During September 6-10, Rally attendees will have access to a specially curated selection of films to watch at their leisure.
The Wild & Scenic Film Festival was started by the watershed advocacy group, the South Yuba River Citizens League (SYRCL) in 2003. The festival’s namesake is in celebration of SYRCL’s landmark victory to receive “Wild & Scenic” status for 39 miles of the South Yuba River in 1999.
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Land of the Yakamas
A short film that focuses on the importance of the ancestral lands surrounding the general Nch’i-Wàna (Columbia River) area, as well as some of the environmental challenges the communities of the region face. (10 minutes)
In an effort to make the outdoor and rock climbing industry more inclusive, Deaf climber Sonya Wilson shares her testimony in overcoming barriers and gaining acceptance while hosting climbing retreats with both hearing and Deaf outdoor enthusiasts. Through the trials and traumas of her childhood, Wilson has become elevated — embodying the belief that being Deaf is a gift that does not make you less than. (15 minutes)
Wood Hood features DeVaughn, a 15-year-old kid from New York City who loves skateboarding and craves a “quiet place” to escape the chaos of his home, the city, and kids that steal from him. The film follows DeVaughn on a weekend-long group camping trip with Camping to Connect, a BIPOC-led mentorship program that teaches leadership, brotherhood and inclusion in the outdoors. “”These kinds of conversations are rare for men that look like us,”” one leader states, and as the film weaves between the city and the woods, a space that is unfamiliar and historically inaccessible to these kids, we witness the joy and growth that is possible when kids have an opportunity to find that “quiet place.” (16 minutes)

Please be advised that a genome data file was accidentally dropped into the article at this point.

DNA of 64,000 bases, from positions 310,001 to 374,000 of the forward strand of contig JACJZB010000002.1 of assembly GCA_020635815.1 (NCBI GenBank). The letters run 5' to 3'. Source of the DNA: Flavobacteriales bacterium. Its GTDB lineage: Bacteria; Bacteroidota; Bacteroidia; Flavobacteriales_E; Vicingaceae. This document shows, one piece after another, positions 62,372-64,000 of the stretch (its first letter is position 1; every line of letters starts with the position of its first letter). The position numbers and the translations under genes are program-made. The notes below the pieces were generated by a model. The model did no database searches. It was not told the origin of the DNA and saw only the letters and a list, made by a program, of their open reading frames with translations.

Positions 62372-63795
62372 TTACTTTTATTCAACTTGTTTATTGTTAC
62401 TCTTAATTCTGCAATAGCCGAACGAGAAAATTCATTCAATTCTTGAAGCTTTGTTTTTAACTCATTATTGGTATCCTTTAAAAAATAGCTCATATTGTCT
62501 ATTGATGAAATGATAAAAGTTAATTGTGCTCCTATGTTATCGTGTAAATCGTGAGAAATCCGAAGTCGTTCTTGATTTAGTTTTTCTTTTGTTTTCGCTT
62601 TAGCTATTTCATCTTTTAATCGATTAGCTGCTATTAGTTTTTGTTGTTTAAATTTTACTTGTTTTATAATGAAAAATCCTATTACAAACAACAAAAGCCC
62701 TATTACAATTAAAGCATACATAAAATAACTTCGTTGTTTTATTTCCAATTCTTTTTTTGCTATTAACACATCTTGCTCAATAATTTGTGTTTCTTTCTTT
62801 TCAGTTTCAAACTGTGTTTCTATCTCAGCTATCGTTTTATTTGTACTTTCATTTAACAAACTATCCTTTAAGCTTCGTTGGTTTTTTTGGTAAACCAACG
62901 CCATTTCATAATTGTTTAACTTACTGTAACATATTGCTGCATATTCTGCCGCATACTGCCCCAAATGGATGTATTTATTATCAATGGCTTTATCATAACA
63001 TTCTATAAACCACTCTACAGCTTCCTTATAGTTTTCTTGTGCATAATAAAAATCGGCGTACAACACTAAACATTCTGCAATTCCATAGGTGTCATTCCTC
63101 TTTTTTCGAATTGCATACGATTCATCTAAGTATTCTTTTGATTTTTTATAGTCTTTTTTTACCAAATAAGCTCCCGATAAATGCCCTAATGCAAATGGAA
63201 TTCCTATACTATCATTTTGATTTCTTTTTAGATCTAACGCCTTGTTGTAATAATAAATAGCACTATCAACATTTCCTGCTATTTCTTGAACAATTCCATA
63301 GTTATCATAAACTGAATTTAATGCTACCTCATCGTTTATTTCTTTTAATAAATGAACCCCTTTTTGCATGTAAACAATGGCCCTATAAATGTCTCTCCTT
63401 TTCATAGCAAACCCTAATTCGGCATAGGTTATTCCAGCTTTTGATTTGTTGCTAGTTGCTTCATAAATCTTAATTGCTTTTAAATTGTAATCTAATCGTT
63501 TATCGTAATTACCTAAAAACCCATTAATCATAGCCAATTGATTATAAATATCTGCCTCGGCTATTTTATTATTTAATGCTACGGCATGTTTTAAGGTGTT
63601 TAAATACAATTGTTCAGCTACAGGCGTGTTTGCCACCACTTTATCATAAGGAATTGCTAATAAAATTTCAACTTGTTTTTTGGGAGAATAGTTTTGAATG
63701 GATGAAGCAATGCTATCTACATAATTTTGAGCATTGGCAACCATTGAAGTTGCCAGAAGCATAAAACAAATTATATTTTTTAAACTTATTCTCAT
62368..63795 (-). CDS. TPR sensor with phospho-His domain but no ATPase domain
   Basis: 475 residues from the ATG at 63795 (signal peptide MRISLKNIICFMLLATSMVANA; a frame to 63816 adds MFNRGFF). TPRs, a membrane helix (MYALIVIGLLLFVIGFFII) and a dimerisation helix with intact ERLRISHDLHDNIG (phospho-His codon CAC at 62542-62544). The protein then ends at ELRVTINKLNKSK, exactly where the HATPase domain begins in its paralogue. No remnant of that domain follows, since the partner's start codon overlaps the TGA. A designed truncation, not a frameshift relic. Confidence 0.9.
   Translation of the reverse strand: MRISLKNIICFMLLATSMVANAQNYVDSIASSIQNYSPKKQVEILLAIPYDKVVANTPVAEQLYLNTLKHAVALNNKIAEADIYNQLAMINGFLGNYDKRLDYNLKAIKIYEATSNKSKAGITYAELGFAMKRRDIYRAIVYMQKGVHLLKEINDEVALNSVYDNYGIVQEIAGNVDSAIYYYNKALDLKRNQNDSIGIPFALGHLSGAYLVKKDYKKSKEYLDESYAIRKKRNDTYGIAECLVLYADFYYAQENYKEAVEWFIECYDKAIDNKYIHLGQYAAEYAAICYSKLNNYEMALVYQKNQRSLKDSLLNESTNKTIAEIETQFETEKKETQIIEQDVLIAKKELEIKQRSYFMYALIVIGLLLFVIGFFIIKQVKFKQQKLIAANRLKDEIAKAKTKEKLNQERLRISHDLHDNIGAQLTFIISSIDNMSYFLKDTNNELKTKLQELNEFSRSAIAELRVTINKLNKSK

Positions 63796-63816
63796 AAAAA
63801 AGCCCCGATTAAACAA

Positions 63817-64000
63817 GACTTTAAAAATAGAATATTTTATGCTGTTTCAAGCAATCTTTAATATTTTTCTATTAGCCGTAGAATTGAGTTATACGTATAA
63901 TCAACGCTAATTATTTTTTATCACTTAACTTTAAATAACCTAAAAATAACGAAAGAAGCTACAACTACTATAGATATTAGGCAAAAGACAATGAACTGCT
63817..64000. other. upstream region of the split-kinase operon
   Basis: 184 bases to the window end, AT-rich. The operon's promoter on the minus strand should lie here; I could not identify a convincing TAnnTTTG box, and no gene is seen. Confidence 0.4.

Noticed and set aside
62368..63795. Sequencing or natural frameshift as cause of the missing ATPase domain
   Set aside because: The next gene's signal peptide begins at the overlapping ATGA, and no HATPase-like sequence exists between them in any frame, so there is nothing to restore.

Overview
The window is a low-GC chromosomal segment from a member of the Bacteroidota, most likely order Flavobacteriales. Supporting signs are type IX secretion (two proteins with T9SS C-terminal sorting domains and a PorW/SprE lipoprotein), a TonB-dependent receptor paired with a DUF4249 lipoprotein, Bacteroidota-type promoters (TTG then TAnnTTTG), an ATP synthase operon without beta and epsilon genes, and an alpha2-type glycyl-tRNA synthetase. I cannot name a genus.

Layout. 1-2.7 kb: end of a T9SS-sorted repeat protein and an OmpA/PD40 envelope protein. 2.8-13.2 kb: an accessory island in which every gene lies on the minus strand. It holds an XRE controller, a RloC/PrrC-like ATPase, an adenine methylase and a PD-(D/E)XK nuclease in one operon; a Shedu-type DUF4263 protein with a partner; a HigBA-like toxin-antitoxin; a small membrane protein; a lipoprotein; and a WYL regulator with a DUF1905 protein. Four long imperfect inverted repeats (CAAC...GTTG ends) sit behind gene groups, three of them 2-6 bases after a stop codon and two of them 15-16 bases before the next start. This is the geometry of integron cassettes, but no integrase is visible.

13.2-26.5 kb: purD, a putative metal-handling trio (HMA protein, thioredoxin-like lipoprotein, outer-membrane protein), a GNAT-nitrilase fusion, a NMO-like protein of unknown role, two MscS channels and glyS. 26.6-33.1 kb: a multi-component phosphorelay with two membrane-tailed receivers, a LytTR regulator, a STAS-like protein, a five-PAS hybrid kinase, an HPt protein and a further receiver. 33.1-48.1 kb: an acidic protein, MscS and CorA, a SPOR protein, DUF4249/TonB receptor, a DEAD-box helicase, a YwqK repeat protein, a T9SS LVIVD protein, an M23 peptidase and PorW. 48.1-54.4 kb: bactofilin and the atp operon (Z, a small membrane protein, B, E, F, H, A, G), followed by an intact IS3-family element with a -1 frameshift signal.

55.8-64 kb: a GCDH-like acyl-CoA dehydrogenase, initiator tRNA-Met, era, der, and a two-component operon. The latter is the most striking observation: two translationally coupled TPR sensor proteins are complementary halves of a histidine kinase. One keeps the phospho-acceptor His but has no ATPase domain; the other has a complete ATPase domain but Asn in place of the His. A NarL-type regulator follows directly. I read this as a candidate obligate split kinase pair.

Wading for Change
For conservationist and angler Jr Rodriguez to become “like the pictures he saw in magazines,” he had to leave behind what he loved the most. By juxtaposing Jr’s origins in Houston, Texas, and his current home in Jackson Hole, Wyoming, we share his journey of learning to love the outdoors and what it can be like to participate in outdoor sports in Western mountain towns as a person of color. (12 minutes)
The Mud on Their Hands
Everything changed after Katrina. Many fled the destruction but Rev. Tyronne Edwards of Phoenix, LA, led the effort to rebuild the town his family has lived in for five generations. After a lifetime of community organizing – climate activism and inspiring future generations to protect their home from future storm surge has become Tyronne’s latest calling. (14 minutes)
Motus Avium: A Mission to Save California’s Last Wetlands
California’s wetlands have all but disappeared. But not all hope is lost. A coalition of scientists, farmers, conservationists and public agencies have come together to help restore vital wetlands throughout the state’s central valley. Motus Avium: A Mission to Save California’s Last Wetlands reveals how this group is finding unique ways to help support native and migratory birds. What may surprise you is how this group is capturing and studying these wild birds while working with farmers to create new wetland habitat. (14 minutes)
Emily Ford sets out with Diggins, a borrowed sled dog, to become the first woman and person of color to thru-hike the 1,200-mile Ice Age Trail in winter. As the journey through subzero temperatures tests her physical and mental endurance, Emily and her canine protector develop an unbreakable bond as they embrace the unexpected kindness of strangers and discover they’ve become figureheads in the movement to make the outdoors more accessible for everyone. (30 minutes)
Wild and Scenic Film Festival Sponsor ads preceding the film series (approx. 4 minutes) may not necessarily reflect the views or opinions of the Land Trust Alliance